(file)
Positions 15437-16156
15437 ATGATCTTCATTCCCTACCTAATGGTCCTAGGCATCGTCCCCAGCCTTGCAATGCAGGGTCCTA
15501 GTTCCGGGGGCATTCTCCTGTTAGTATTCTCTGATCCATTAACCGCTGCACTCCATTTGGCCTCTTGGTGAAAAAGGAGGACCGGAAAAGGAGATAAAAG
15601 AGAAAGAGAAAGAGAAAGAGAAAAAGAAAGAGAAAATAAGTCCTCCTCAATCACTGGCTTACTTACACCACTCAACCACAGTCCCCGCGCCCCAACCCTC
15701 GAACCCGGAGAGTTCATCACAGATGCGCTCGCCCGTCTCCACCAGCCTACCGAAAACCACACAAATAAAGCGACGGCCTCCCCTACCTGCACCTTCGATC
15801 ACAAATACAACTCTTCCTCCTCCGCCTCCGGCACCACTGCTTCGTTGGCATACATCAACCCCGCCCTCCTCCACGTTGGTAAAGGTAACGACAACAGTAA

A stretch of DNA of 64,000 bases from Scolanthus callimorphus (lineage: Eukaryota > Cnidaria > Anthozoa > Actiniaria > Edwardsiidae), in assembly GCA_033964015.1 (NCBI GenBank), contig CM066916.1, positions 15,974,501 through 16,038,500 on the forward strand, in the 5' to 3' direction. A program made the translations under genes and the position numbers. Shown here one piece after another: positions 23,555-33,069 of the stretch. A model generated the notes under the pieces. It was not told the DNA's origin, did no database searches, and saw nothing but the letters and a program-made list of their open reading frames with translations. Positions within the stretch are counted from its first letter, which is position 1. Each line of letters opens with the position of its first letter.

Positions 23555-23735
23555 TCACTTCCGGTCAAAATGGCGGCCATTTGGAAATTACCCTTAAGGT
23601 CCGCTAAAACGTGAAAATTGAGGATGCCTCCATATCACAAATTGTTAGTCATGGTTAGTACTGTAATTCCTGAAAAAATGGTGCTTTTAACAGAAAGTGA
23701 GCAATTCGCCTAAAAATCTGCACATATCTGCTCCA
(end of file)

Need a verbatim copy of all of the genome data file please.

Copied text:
Positions 15437-16156
15437 ATGATCTTCATTCCCTACCTAATGGTCCTAGGCATCGTCCCCAGCCTTGCAATGCAGGGTCCTA
15501 GTTCCGGGGGCATTCTCCTGTTAGTATTCTCTGATCCATTAACCGCTGCACTCCATTTGGCCTCTTGGTGAAAAAGGAGGACCGGAAAAGGAGATAAAAG
15601 AGAAAGAGAAAGAGAAAGAGAAAAAGAAAGAGAAAATAAGTCCTCCTCAATCACTGGCTTACTTACACCACTCAACCACAGTCCCCGCGCCCCAACCCTC
15701 GAACCCGGAGAGTTCATCACAGATGCGCTCGCCCGTCTCCACCAGCCTACCGAAAACCACACAAATAAAGCGACGGCCTCCCCTACCTGCACCTTCGATC
15801 ACAAATACAACTCTTCCTCCTCCGCCTCCGGCACCACTGCTTCGTTGGCATACATCAACCCCGCCCTCCTCCACGTTGGTAAAGGTAACGACAACAGTAA

A stretch of DNA of 64,000 bases from Scolanthus callimorphus (lineage: Eukaryota > Cnidaria > Anthozoa > Actiniaria > Edwardsiidae), in assembly GCA_033964015.1 (NCBI GenBank), contig CM066916.1, positions 15,974,501 through 16,038,500 on the forward strand, in the 5' to 3' direction. A program made the translations under genes and the position numbers. Shown here one piece after another: positions 23,555-33,069 of the stretch. A model generated the notes under the pieces. It was not told the DNA's origin, did no database searches, and saw nothing but the letters and a program-made list of their open reading frames with translations. Positions within the stretch are counted from its first letter, which is position 1. Each line of letters opens with the position of its first letter.

Positions 23555-23735
23555 TCACTTCCGGTCAAAATGGCGGCCATTTGGAAATTACCCTTAAGGT
23601 CCGCTAAAACGTGAAAATTGAGGATGCCTCCATATCACAAATTGTTAGTCATGGTTAGTACTGTAATTCCTGAAAAAATGGTGCTTTTAACAGAAAGTGA
23701 GCAATTCGCCTAAAAATCTGCACATATCTGCTCCA